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The Sweet Smells of Success

Men's Colognes Have Grown Up and So Has the Way They Sell the Smell
Kimberly Cihlar
From the Print Edition:
Ernest Hemingway, Jul/Aug 99

(continued from page 1)

Historically, there's a fairly recent reason American men may have veered from fragrance in the past. In the early days of puritanical America, soap, water and fragrance were considered reprehensible and condemned by the community. If you follow your nose back to when fragrance first became part of society, however, you'd probably find the primordial version of today's aromatherapy being exercised around the cave man's campfire. That was when oils and animal fat became recognized for their skin-healing capabilities; almond, olive and sesame oils all provided a pleasing aroma, as well as therapy.

As man progressed, so did his desire for scent. Some historians claim that wars have been caused by antagonistic friction between cultures with "incompatible smells." Scent is referred to throughout the Bible, most often as incense. It may have weighed in as the first Christmas present as the Three Wise Men of the East traveled afar to bestow the gift of frankincense and myrrh on the Christ Child. The Egyptians and Greeks believed perfume cured illnesses. And a popular Latin proverb translates as, "Never think of leaving perfume or wine to your heir. Administer these to yourself and let him have your money."

The birth of the classic fragrance form--cologne--can be traced back as far as the early- to mid-1700s. Legend has it that a certain Johan Paul Feminis, traveling from Italy to Cologne, in what is now Germany, ran across a down-on-his-luck monk, took him to Cologne and nursed him back to health. The monk gratefully gave him the recipe for eau admirable, supposedly the precursor to eau de cologne, a formula Feminis manufactured and sold in Cologne. Of course, there are--as there always are with legends--other versions. One involves Johann Maria Farina, a spice and extracts merchant from Cologne, who supposedly spilled a collection of essential oils and created an appealing, if serendipitous scent.

In the nascent days of cologne, a typical formula mixed lemon, bergamot, lavender, and citrus oils to achieve its nose. Similar recipes remain today. The scent 4711, which is still sold, was created in 1772 as "the original eau de cologne refresher." It combines "sandalwood oil from India" for an exotic note, attar of roses from Bulgaria and vetiver oil from Haiti for a "delicate spring-grass freshness."

Cologne was adopted by French troops fighting in Germany in the eighteenth century. They brought it home to the great approval of their famously soap-and-water-phobic countrymen. Scent reached a saturation point with the mid-eighthteenth-century court of Louis XV, when men and women switched their scents several times a day and even dipped their hankies in them as a refuge when the odious odors of everyday life deluged them. Supposedly, Napoleon slapped on some 60 bottles of cologne each month and always went to battle with supplies of his favorite fragrance. Across the channel, a London-based barber had established a thriving fragrance business for his clientele, introducing his Penhaligon's Hammam Bouquet in 1872. This status scent is still made today from his original formula, available only at exclusive retail shops.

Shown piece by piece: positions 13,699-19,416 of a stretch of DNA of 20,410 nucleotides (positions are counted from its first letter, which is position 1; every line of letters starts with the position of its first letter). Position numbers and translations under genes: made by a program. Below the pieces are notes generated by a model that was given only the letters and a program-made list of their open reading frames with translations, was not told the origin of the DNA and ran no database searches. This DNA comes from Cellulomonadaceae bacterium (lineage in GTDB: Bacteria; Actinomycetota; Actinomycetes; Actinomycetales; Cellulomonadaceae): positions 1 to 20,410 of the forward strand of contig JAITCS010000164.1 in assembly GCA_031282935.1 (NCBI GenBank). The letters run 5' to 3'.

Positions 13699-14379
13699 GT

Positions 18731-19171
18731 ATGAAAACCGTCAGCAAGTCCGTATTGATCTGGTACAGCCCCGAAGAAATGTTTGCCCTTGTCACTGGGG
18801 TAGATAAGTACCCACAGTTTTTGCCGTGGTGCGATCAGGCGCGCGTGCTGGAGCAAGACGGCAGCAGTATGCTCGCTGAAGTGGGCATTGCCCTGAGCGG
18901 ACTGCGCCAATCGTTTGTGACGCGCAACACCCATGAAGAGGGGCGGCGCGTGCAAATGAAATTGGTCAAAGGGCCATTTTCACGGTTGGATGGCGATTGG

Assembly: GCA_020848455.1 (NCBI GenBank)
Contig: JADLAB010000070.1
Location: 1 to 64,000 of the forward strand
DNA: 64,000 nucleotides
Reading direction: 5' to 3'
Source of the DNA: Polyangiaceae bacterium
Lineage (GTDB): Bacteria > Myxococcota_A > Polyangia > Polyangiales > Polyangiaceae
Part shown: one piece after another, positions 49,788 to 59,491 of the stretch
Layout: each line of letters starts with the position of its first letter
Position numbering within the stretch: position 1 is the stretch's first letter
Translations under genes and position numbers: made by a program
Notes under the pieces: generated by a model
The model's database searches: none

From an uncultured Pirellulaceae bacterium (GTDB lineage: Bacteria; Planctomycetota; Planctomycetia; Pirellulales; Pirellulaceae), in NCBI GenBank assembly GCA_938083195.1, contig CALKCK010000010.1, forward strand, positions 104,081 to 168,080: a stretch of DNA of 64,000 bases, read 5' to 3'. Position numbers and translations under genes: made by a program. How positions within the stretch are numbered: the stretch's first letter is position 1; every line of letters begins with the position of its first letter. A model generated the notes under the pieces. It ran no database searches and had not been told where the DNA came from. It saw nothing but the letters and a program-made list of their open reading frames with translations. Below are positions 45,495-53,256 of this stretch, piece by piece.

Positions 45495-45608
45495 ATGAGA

Enlightenment of the scents for the American man came with the introduction of Canoe ("Can You Canoe?"), Old Spice and Dunhill for Men in the 1930s. While these were all rugged scents, the delicate trap was set and men liked the bait they smelled. From 1949 on, fragrant gentlemen gave off whiffs of fresh chypre from English Leather, and citrus and spice from Givenchy. In the '70s, designers began addressing the male counterpart of the fragrance market, and macho scents like Halston Z-14, Geoffrey Beene's Grey Flannel and Ralph Lauren's Polo were hits. Aramis turned men's fragrance marketing in a more sophisticated direction with its depiction of smart banter between Ted Danson in evening clothes and a forgotten beauty at an elegant party.

As designers stuck their noses into the fragrance business, scent and marketing trends evolved. Among the most recent ones were the shared, or unisex, juices, created so you and your spouse could spritz the same scent (although scents smell different on each individual due to unique ph levels and oil concentrations). Now fragrance has gone the full locker-room, boys-club route with sports-influenced male fragrances.

Furthermore, these new trends are smelling sweet to the industry as a whole. The U.S. men's fragrance business is airing expected sales figures for this year near $1.5 billion in sales from the approximately 35.3 million men, according to one study, who buy and use fragrance. And that, as the saying goes, makes scents.

Kimberly Cihlar is a freelance fashion writer who lives in New York City..


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